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Hello everybody!

I'm learning Java programming and have a really, really dumb question to ask.

When writing a line with a counter, such as:

for (var count = 0; count < aString.length; count ++)

what does the ++ do? I've seen it in lots of code and it is mentioned in my book, but what does it actually do?

Cheers!

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Last Post by Comatose
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It's called "incrementation." It's something that has been in programming for a very long time. Even as low level as assembly language, has a special opcode for incrementing variables (INC in asm). This is the process of simply adding one. So, if the value of count is 1, then after the count++ the variable count becomes 2. Higher level languages, such as BASIC (in all forms that I know of) do not use this method. You have to explicitly say: count = count + 1. Also, WHERE you put the ++ becomes important in some languages also. If you put the ++ after (count++) the variable name, then it adds 1 to the variable AFTER whatever condition is tested. If you were to put ++ BEFORE the variable (++count) then it would increment (add one) to the variable BEFORE the condition is tested. Hope that wild explanation has helped a little.

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It's called "incrementation." It's something that has been in programming for a very long time. Even as low level as assembly language, has a special opcode for incrementing variables (INC in asm). This is the process of simply adding one. So, if the value of count is 1, then after the count++ the variable count becomes 2. Higher level languages, such as BASIC (in all forms that I know of) do not use this method. You have to explicitly say: count = count + 1. Also, WHERE you put the ++ becomes important in some languages also. If you put the ++ after (count++) the variable name, then it adds 1 to the variable AFTER whatever condition is tested. If you were to put ++ BEFORE the variable (++count) then it would increment (add one) to the variable BEFORE the condition is tested. Hope that wild explanation has helped a little.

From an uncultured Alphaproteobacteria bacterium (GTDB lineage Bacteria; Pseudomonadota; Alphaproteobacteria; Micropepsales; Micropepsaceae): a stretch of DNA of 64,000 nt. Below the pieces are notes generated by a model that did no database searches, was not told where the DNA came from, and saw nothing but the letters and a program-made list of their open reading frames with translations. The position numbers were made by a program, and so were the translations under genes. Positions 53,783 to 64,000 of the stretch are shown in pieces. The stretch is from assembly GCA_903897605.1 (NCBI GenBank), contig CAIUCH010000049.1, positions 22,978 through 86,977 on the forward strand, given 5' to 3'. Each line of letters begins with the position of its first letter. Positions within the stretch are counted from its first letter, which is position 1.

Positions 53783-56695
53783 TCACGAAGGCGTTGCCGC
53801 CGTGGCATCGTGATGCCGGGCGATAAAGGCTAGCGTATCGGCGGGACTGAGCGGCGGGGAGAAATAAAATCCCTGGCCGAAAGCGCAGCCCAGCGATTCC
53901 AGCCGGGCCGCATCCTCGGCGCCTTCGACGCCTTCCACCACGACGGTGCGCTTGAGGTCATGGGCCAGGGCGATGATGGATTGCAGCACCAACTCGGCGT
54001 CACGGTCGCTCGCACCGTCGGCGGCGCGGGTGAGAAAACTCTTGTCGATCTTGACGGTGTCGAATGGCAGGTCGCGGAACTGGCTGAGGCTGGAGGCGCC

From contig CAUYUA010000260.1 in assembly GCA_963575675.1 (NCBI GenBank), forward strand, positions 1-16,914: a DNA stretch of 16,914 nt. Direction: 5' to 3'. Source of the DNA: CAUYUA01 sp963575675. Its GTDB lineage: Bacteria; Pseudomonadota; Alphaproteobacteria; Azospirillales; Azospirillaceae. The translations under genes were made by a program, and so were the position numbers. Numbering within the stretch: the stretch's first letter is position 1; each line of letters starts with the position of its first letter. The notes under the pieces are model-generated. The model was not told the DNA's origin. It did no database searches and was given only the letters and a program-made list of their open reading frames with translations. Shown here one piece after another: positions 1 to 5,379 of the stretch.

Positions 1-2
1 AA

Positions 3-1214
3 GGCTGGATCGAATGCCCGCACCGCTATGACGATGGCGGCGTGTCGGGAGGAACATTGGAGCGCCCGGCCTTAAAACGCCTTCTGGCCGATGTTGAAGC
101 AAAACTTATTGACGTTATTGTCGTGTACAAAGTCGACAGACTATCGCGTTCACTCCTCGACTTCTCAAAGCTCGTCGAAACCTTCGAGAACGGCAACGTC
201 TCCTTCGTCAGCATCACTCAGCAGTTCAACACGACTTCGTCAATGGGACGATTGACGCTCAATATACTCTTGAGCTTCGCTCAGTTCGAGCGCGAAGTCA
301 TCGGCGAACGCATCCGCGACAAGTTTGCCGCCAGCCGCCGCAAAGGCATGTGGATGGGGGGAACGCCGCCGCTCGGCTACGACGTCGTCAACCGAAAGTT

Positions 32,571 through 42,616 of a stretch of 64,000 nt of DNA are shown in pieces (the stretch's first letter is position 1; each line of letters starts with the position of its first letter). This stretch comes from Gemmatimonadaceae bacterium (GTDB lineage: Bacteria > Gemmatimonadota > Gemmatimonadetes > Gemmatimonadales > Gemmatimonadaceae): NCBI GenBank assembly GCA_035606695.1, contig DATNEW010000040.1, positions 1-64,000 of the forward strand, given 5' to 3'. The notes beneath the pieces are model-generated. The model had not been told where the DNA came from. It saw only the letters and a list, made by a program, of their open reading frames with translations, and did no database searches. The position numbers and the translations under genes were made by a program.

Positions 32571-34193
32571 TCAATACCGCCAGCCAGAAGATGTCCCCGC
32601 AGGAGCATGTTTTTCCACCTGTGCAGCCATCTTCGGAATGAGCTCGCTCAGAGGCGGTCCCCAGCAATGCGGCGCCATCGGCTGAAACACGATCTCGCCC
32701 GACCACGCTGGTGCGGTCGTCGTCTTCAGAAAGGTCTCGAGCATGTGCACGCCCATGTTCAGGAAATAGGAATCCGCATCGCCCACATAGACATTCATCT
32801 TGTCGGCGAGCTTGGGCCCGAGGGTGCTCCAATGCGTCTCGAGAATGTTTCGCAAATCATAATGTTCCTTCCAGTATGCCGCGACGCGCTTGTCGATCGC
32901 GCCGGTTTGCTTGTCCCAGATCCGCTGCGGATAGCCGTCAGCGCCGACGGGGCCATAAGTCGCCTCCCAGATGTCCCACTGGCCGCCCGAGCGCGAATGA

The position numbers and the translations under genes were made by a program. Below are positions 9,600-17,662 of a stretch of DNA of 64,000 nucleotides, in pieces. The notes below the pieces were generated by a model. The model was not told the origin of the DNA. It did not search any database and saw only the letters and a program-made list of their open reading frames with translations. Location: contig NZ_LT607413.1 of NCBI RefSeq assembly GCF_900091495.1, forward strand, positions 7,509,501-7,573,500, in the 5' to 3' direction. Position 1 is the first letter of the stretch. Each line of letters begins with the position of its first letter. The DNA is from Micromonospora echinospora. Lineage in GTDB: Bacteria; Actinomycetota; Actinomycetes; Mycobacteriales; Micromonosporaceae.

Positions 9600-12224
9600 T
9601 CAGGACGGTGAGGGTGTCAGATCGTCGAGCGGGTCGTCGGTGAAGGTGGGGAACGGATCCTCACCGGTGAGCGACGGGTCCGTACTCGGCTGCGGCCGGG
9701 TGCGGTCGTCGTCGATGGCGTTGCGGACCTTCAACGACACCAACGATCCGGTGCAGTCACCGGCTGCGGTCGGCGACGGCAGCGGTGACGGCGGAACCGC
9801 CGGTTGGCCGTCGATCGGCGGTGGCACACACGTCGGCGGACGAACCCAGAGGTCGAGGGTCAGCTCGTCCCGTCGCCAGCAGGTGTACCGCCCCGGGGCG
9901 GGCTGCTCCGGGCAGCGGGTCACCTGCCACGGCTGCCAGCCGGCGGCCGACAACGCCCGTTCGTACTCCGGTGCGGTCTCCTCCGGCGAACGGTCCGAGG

This helps a lot, thanks. Just to maintain the dumb question ideal, can I use count = count + 1, and it does the same job?

Cheers!

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The Simple Answer: Yes.

for (i=0; i<100; i = i +1) {
     document.writeln(i + "<BR>");
}

Works (tested in firefox) just fine. The thing with that though... is that if you are concerned about programming speed and power, using var = var + 1 is NOT the way to go. As a matter of programming ethics, and as a matter code effeciency (on a very low level, it takes more time to process i = i + 1, than it does to process i++, but even at a low level, a bunch of i = i + 1's can add up). The best way to add one to a variable is to use ++. The only reason you shouldn't use ++, is if the programming language you are using doesn't support it (like visual basic).

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